0715 GMT November 22, 2017
Gates, whose Bill and Melinda Gates Foundation is a major provider of global health and development funding, said there was currently ‘more doubt than usual about the world’s commitment to development’, Reuters reported.
A global health report by the foundation, coauthored by the Gates and the Institute for Health Metrics and Evaluation at the University of Washington (IHME), analyzed progress against diseases such as malaria, HIV/AIDS and tuberculosis.
It also tracked rates of poverty, maternal and infant death, access to contraception, sanitation and other development issues. Forecasting good and bad future scenarios, it found millions of lives hanging in the balance.
In a telephone briefing about the findings, Gates, the cofounder of Microsoft Corporation, said remarkable progress had been made in recent decades but that shifting priorities, instability and potential budget cuts could lead the world to turn away, jeopardizing the gains.
HIV, which currently infects almost 37 million people worldwide, is an ‘iconic example’, Gates said, ‘because the world really did step up with an incredible level of generosity which has meant (annual) AIDS-related deaths have fallen by almost a half since the peak in 2005’.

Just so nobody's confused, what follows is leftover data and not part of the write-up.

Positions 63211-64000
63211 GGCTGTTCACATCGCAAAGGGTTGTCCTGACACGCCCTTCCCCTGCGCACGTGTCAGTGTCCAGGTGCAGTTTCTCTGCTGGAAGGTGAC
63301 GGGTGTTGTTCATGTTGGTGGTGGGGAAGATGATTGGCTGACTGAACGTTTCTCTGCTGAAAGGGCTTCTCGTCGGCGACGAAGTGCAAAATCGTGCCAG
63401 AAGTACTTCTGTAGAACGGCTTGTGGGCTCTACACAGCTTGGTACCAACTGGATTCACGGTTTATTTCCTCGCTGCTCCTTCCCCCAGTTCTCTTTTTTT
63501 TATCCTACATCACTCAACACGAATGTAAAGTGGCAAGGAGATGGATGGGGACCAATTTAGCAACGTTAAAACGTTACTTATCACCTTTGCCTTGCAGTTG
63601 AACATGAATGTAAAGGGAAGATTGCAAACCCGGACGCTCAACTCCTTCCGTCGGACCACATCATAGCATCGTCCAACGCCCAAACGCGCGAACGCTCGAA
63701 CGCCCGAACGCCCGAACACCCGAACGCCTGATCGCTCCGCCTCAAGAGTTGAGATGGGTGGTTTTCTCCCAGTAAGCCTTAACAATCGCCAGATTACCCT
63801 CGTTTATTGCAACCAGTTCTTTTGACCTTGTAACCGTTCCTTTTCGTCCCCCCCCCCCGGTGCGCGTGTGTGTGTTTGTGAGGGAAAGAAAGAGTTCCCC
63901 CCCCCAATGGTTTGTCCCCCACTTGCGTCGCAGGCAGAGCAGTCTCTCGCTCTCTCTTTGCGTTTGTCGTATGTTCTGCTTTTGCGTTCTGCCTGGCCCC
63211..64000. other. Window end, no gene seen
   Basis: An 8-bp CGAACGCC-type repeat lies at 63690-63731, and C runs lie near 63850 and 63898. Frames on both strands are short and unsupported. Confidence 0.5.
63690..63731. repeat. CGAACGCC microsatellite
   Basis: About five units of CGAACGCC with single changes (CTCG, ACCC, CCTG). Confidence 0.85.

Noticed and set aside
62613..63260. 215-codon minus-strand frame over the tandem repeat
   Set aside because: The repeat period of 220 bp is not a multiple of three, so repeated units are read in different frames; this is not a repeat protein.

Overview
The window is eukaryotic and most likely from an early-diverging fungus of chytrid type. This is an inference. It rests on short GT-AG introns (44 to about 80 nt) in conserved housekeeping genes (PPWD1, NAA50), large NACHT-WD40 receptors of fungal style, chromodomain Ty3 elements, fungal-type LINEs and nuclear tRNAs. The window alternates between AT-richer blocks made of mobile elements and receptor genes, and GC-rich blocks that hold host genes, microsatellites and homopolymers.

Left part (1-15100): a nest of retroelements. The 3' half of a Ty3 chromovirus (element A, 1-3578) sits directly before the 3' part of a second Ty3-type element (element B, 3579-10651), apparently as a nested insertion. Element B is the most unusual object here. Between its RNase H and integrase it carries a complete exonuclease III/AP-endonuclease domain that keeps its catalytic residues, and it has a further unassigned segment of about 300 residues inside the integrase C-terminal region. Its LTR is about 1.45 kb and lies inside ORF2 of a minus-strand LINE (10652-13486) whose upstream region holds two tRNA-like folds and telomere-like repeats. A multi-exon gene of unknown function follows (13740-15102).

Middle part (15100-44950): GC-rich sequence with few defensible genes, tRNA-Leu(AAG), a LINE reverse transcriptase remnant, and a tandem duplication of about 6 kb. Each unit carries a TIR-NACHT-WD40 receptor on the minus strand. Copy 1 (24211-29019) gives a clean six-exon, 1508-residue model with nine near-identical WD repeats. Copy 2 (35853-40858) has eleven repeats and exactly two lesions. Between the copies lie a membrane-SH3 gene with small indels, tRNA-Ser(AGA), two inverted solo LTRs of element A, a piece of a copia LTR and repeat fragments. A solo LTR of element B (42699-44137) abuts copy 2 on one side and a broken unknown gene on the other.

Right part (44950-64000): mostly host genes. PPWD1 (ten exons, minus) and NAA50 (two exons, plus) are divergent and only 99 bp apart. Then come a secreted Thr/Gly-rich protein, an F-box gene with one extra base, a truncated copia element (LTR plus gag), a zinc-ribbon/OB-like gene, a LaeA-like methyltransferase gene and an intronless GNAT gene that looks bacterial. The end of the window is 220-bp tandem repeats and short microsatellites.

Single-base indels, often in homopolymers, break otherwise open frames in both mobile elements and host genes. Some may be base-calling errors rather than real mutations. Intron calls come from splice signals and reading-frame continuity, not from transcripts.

The Gates IHME analysis, called the Goalkeepers report, forecasted that a 10 percent cut in global donor funding for HIV treatment could mean more than 5 million extra deaths by 2030.
Under budget proposals from US President Donald Trump released in May, US funding for global health programs including efforts on HIV/AIDS, tuberculosis and malaria would see a 24 percent cut to about $6.5 billion for 2018.
But opposition Democrats and many of Trump’s fellow Republicans have blasted his plan, saying they will reject it. Congress, not the administration, controls US spending.
Gates said his foundation is lobbying hard to secure continued US government funding for global health and development and remained hopeful the proposed cuts will not be approved.